Having been in ministry for 16 years, I have spoken many words.  Words of healing; words of tearing down; words of encouragement; words that no one will remember; words that helped change someone’s life.  If I had to compile my words into one last message, I would focus on what it means to leave spiritual infancy behind and to truly pursue Christian maturity. 


But be doers of the word, and not hearers only, deceiving yourselves. For if anyone is a hearer of the word and not a doer, he is like a man who looks intently at his natural face in a mirror. For he looks at himself and goes away and at once forgets what he was like. But the one who looks into the perfect law, the law of liberty, and perseveres, being no hearer who forgets but a doer who acts, he will be blessed in his doing. - James 1:22-25 (ESV)


The person staring back at us in the mirror is most likely the hardest person we will face when it comes to change. Often, we are our own worst critic.  Sometimes we need to look in the mirror and remember that we were bought for a price.  The death of Christ ought to mean more than a quick glance in the mirror and then continuing on our own path because change is too hard.  Our calling requires a deeper pursuit of Christ. This pursuit changes the reflection to one that is less of us and more of Jesus.


Teenagers are some of the most caring, cause-driven people alive, but their cause can change in an instant.  What seemed incredibly important two weeks ago, may be forgotten today in lieu of a new crisis or cause.  In an ever-changing climate that teenagers live in, I consistently witness their struggle with inconsistency in spiritual disciplines. Church engagement, personal Bible study, prayer life, and serving others can quickly take the back seat to other pursuits. How can one expect to be a doer of the Word, if one is never a student of the Word?  The law in the verses above refers to the perfect law, meaning the fulfillment of the law in Christ.  The original Old Testament law was impossible to keep; the new law is one of liberty (because of the truth of the gospel and the power of the Holy Spirit).  Meaning, with this new law, one becomes a new creation, capable of change because you are changing from the inside out.  2 Corinthians 5:17 says, “Therefore if anyone is in Christ, he is a new creation.  The old has passed away; behold, the new has come.” This is good news.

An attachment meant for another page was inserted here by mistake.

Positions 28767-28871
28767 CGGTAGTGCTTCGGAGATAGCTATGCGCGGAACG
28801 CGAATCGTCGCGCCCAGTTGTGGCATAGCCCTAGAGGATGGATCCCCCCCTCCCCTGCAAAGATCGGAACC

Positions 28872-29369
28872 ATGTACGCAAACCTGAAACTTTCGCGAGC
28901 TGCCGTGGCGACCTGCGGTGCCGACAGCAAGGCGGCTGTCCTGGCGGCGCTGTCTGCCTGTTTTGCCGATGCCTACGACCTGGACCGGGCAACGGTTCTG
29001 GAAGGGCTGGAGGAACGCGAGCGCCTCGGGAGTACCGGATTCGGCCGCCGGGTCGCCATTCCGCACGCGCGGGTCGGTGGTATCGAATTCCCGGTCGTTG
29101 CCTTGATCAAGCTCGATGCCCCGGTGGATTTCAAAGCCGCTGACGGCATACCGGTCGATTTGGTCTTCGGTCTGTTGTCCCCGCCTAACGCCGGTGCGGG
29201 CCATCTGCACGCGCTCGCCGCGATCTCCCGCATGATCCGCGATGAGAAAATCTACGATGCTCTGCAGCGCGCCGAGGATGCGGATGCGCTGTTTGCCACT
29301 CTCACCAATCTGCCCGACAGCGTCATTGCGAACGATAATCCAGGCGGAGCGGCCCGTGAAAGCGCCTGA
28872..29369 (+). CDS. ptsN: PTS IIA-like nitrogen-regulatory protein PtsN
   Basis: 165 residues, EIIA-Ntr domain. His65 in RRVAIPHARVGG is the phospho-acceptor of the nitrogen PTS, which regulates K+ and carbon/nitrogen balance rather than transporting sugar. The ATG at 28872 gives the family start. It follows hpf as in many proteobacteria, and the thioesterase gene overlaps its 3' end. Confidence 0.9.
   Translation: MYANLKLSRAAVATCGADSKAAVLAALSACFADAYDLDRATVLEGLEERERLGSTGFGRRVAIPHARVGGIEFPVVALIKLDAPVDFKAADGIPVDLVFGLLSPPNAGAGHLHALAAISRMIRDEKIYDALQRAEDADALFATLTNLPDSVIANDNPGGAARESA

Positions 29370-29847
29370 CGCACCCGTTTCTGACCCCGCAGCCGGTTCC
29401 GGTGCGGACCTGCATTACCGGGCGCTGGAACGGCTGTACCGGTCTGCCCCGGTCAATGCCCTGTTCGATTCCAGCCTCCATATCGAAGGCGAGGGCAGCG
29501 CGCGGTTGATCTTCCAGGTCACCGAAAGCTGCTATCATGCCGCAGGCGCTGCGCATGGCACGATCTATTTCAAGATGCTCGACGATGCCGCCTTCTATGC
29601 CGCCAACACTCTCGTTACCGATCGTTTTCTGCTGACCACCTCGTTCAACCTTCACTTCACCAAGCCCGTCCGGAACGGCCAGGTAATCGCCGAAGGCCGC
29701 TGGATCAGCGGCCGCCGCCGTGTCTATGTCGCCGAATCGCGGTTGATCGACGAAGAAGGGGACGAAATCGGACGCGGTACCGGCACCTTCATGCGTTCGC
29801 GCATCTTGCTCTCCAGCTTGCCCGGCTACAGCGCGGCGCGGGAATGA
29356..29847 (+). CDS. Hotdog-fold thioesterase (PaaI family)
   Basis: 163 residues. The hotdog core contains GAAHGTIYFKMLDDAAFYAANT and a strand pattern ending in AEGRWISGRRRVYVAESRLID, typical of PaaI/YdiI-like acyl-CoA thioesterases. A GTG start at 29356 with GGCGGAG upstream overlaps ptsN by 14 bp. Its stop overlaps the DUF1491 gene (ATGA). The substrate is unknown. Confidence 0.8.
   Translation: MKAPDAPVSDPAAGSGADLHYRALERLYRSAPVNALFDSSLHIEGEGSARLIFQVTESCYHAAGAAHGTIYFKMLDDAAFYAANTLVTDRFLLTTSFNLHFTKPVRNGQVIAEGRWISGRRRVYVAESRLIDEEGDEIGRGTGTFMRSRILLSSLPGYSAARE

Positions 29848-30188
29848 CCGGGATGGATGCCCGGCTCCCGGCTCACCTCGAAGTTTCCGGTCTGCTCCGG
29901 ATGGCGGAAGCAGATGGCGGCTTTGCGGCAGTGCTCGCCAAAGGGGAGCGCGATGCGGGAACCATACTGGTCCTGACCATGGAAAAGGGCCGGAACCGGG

This new creation requires valuable time with the Creator in order to mature.  John Piper said, “A godly life is lived out of an astonished heart — a heart that is astonished at grace. We go to the Bible to be astonished, to be amazed at God and Christ and the cross and grace and the gospel.” There will be times you feel the weight of the world on your shoulders. You will see some people break under the strain of this weight and turn their face against Jesus. My friend, be astonished and endure, the final compensation is worth it.


Our continual devotion to hearing and doing create within us a habitual spiritual lifestyle.  We learn about the life of Christ and His teachings and apply those to ourselves and those around us.  We learn about faith and respond in faith in our decision-making.  We learn what grace is and extend grace to others, including ourselves. 

 

To sum it all up:

  • Take God’s Word seriously.
  • Be attentive to the work of the Holy Spirit.
  • Be all in.  Jesus was a radical and demanded radical obedience of His followers.  You will encounter hostility (even from people close to you); dust it off and keep going.
  • We are God’s image bearers.  Live like it.  Yes, you have freedom, but don’t abuse it. 
  • Pursue holiness. 
  • You aren’t alone.  Not only are you empowered by the Holy Spirit, but there is also a Christian community that comes alongside you.  Don’t neglect spending time with other believers.
  • Don’t be content as an infant believer.  GROW! 

So put away all malice and all deceit and hypocrisy and envy and all slander. Like newborn infants, long for the pure spiritual milk, that by it you may grow up into salvation— if indeed you have tasted that the Lord is good. - 1 Peter 2:1-3
 

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